Catalogue entry

T07732

Oil on hardboard, 1092 x 1448 mm (43 x 57 in)
Inscribed by the artist in red oil paint ‘Cecil Collins | 1938’ bottom right
Bequeathed by Elisabeth Collins, the artist's widow, through the National Art Collections Fund 2001

Provenance:
The artist
Elisabeth Collins, the artist’s widow

Exhibited:
New Paintings by Francis Rose, Cecil Collins and Merlyn Evans, Heffer Gallery, Cambridge, Jan.-Feb. 1950 (20)
Recent Pictures by Mary Potter, New Paintings by Cecil Collins, Leicester Galleries, London, Nov. 1951 (20)
The Mirror and the Square: An Exhibition of Recent Work by Young Contemporary Painters, organised by the Artists International Association, New Burlington Galleries, London, Dec. 1952 (245)
Yorkshire Artists’ Exhibition, Leeds City Art Gallery, 1955 (187)
AIA 25, Royal Society British Artists’ Galleries, London, March-April 1958 (28)
Cecil Collins: A Retrospective Exhibition of Paintings, Drawings and Tapestries 1928-1959, Whitechapel Art Gallery, London, Nov.-Dec. 1959 (17, pl.1)
The Thirties: British Art and Design Before the War, Hayward Gallery, London, Oct. 1979-Jan.1980 (6.14)
A Paradise Lost: The Neo-Romantic Imagination in Britain 1935-55, Barbican Art Gallery, London, May-July 1987 (45, repr. in col. on front cover)
Cecil Collins: A Retrospective Exhibition, Tate Gallery, London, May-June 1989, Southampton City Art Gallery, Aug.-Sept., Mostyn Art Gallery, Llandudno, Sept.-Oct. (14, repr.)
Cecil Collins: Full Circle, Plymouth City Museum and Art Gallery, Nov. 1990-Jan. 1991 (13, repr.)

Literature:
Carol Hogben, ‘Cecil Collins, Merlyn Evans, Francis Rose; Heffer’s, Cambridge’, Art News and Review, vol.1, no.26, 28 Jan. 1950, p.5
Carol Hogben, ‘Art: The Heffer Gallery’, Cambridge Review, vol.71, no.1731, 4 Feb. 1950, p.298
John Russell, ‘Indoor Fireworks’, Sunday Times, 4 Nov. 1951, p.6
A.C.S., ‘Yorkshire Artists Exhibition: Some Interesting Work’, Manchester Guardian, 31 Jan. 1955, p.4
Sir John Rothenstein, Modern English Painters: Wood to Hockney, London 1974, p.136
Sir John Rothenstein, Modern English Painters: vol. 3 Hennell to Hockney, London 1984, p.123
William Anderson, ‘A View of Paradise’, Resurgence, no. 124, Sept.-Oct. 1987, p.21
William Anderson, Cecil Collins: The Quest for the Great Happiness, London 1988, pp. 49, 115-16, pl.92 (col.)
William Anderson, ‘Cecil Collins and the Singing Sea’, Resurgence, no. 128, May-June 1988, p.31
Judith Collins, Cecil Collins: A Retrospective Exhibition, exh. cat., Tate Gallery, London 1989, pp.16, 18, 80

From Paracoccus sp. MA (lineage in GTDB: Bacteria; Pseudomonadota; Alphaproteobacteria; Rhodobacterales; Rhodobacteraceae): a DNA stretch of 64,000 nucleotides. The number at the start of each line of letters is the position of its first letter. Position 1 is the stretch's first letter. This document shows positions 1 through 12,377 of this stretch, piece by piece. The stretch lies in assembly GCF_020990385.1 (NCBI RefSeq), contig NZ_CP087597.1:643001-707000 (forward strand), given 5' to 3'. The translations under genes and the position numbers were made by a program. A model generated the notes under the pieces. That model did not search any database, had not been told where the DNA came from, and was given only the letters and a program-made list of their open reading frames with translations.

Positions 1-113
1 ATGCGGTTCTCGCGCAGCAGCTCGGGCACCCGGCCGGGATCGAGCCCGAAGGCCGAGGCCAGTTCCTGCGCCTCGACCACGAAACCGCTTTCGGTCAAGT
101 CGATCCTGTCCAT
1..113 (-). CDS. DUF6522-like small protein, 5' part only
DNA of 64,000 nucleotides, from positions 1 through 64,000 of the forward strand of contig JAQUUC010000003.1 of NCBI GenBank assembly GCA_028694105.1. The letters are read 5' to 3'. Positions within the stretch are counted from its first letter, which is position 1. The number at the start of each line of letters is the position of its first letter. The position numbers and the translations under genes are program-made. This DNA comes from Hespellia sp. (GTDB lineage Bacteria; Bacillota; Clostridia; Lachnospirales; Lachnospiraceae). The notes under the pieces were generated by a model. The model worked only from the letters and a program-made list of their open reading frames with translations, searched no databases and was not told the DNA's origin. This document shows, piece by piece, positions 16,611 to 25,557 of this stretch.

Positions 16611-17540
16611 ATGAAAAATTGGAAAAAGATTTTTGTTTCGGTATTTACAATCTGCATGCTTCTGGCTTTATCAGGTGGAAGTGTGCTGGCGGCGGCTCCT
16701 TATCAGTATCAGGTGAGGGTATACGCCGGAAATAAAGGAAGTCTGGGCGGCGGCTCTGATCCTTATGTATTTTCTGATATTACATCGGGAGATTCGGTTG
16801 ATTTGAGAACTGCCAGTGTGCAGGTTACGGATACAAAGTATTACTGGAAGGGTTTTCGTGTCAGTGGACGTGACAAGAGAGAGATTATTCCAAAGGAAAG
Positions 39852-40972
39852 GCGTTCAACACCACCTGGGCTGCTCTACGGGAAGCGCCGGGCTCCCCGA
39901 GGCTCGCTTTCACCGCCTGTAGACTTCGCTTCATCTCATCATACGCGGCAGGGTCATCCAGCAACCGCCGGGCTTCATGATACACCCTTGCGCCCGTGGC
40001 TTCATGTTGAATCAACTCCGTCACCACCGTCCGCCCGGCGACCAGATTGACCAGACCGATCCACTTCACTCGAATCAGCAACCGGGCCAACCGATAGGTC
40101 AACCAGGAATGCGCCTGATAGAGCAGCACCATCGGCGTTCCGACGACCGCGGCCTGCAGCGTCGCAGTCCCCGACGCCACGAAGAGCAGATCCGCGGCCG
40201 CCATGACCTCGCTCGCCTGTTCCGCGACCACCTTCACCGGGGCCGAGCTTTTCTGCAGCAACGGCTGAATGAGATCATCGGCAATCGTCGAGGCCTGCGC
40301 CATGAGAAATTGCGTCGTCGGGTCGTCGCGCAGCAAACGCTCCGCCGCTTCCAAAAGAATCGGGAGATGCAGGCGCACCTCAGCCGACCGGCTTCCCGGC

Peter Fuller, ‘The Search for Beauty in a Fallen World’, Sunday Telegraph, 21 May 1989, p.22
Peter Fuller, ‘Cecil Collins: A New Dawn?’, Modern Painters, vol.2, no.2, Summer 1989, p.30
Stephen Polcari, Abstract Expressionism and the Modern Experience, London 1991, p.343, repr.

The Quest was made on the eve of World War II during the Collinses’ period at Totnes in Devon, prior to their transfer to Dartington. However, it was painted - unusually quickly for such a large panel - during a three week holiday in the autumn of 1938 not far away at Torcross, overlooking Slapton Sands.[1] Judith Collins has remarked: ‘The landscape is inspired both by the inland lake trapped by the sea at Slapton Sands and by lantern slides of Arctic wastes, from a lecture given at Dartington during which Collins fell asleep and awoke to find himself looking at an iceberg.’[2] This helps to account for the treacherous blackened icebergs, the highlighted ridges of which are comparable to the rocky landscapes of such paintings as The Fall of Lucifer (Tate T07731) and Dawn, 1939 (private collection).[3] Likewise the theme of exploration, indicated by the six people in the red boat, had many resonances and underpinned earlier works such as The Eternal Journey, 1934 (private collection).[4] Judith Collins has related the journey to that of the pilgrim and, more broadly, to the spiritual journey of life, citing by way of comparison T.S. Eliot’s Little Gidding and Augustine’s Confessions.[5] Where the artist had suggested this spiritual search in the 1934 painting by using a combination of crystalline and figurative symbols (including the chrysalis figure), the message was more direct in The Quest and more obviously perilous. The earlier scheme had been evolutionary in showing the development of the spirit, whereas The Quest suggests a search by the survivors of a catastrophe. This change is implicit in the painting’s change of title from The Voyage. It appears under that title as no.12 in the artist’s undated manuscript ‘Catalogue of Paintings and Drawings by Cecil Collins’;[6] another entry substitutes the new title and, ‘not yet exhibited by 1948’.